So, is this a review of the GR, or the GRII? Given that I don't care a feather or a fig for Wi-Fi or NFC (which still sounds to me like a fast food outlet for Norwich Fried Chicken) you will be unsurprised to hear that I have not upgraded, nor will I until I see what Photokina 2016 brings.
All that said, let's look at the GR as a picture-taking machine. The fact that Ricoh has not changed the lens, body, handling, sensor or basic operation since 2013 means that most of my observations will also by default apply to the II.
I'm going to restrict myself to considering the GR as a go-anywhere camera. It certainly does that for me, since it lives 90% of the time in my briefcase or on my belt (In an old Leica 18509 leather pouch which is streets ahead in terms of form and function over the frankly odd Ricoh version).
When I travel, the Ricoh fulfils a dual role, as backup to my Fuji kit and as a standalone "28mm lens", which saves me carrying (or getting out) the Fuji equivalent. A recent break in the Bay of Naples saw it being used for just that purpose—and more.
It was hot. I mean really hot. Fry-an-egg-on-your-forehead hot. Our hotel was on the outskirts of Sorrento, up a hill. And we didn't have a car (only a lunatic would, in that part of the world). In ten days we walked 70 miles, in and around Sorrento, but also including a five-hour trip around Pompeii, and excursions to Positano, Capri and a couple of other places.
As a result, I found myself reaching on more than one occasion for the GR, not just as a backup/28mm solution but as my primary carry—particularly in the evening when photography was taking a second seat to a Campari or two and dinner—but also on some of the days. The energy-sapping combination of heat and self-propulsion played to the Ricoh's strengths and gave it a chance to shine.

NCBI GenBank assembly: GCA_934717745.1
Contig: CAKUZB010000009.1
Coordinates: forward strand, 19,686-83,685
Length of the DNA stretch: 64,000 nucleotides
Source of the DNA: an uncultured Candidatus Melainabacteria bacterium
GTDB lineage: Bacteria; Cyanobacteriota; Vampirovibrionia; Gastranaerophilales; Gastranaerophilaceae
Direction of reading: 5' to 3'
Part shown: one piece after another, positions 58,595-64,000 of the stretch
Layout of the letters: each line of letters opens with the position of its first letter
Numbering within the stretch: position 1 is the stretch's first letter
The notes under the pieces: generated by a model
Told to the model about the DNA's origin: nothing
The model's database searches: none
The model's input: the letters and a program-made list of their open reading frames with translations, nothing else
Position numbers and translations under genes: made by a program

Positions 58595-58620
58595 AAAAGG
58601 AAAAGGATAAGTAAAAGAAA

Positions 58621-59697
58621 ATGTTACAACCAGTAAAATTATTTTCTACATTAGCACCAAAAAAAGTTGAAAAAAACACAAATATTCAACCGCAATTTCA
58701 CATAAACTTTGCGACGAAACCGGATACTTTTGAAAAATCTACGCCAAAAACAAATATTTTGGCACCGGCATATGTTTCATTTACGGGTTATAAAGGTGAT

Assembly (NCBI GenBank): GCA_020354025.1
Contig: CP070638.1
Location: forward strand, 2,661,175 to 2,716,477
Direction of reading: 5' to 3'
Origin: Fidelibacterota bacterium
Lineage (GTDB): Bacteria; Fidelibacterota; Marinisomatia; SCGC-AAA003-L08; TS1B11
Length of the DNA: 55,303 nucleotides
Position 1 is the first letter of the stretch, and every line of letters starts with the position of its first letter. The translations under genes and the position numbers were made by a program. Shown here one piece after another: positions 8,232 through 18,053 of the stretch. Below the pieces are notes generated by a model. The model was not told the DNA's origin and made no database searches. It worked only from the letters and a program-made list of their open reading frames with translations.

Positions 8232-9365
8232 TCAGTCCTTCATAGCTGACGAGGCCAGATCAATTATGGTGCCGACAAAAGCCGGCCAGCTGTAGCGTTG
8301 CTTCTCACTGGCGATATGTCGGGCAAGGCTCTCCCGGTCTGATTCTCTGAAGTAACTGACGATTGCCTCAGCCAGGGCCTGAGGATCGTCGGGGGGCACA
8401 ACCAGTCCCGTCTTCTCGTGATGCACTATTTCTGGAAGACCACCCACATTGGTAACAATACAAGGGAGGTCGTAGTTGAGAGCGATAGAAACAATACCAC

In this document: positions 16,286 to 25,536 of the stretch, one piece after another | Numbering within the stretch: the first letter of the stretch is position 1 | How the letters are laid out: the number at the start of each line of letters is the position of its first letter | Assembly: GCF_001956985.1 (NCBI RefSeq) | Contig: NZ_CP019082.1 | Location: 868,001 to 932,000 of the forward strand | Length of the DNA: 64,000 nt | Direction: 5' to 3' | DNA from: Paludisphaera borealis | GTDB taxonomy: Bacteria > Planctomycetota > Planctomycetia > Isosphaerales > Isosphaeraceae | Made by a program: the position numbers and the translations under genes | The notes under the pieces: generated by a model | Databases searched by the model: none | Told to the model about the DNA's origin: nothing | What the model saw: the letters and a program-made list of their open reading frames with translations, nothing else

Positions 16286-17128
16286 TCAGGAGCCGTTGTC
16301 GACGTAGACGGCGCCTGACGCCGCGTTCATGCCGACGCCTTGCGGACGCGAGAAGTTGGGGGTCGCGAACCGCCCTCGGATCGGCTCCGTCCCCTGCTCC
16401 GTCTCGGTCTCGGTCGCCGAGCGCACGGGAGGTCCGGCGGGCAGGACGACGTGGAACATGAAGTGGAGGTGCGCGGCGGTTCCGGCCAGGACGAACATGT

There are two other things that really appeal to me about the GR: First, the ability, shared with Fuji, to process raw files in-camera means that I, as a photographer first and a computer operator second, can spend my time and effort doing what I enjoy and capturing the images rather than sitting with a cup of coffee and a hob-nob tweaking and fiddling after the event.
Secondly the filmic quality (for want of a better word) of the monochrome output. In that regard, the little GR reminds me of nothing more than my old and much-loved Leica II when loaded with Tri-X. More than 80 years separate the two, but they are more kindred spirits in concept and execution than some of the current offerings from Leica.
The images you see here are all either straight-out-of-camera jpgs or from in-camera processed raw files. Most are at the 47mm setting, and most are mono. I'll leave you to decide whether they are "good enough". Certainly if you get your jollies from pixel-peeping you may find them wanting, but they capture a mood and a moment that tells a story.
Bottom line: The GR—whether in original form or the mildly re-worked as in the GRII—is a formidable and flexible tool for photographers who want and need a compact with high-quality solution. It will continue to be my "constant carry" until the day that Ricoh comes out with its proper, and worthy, successor.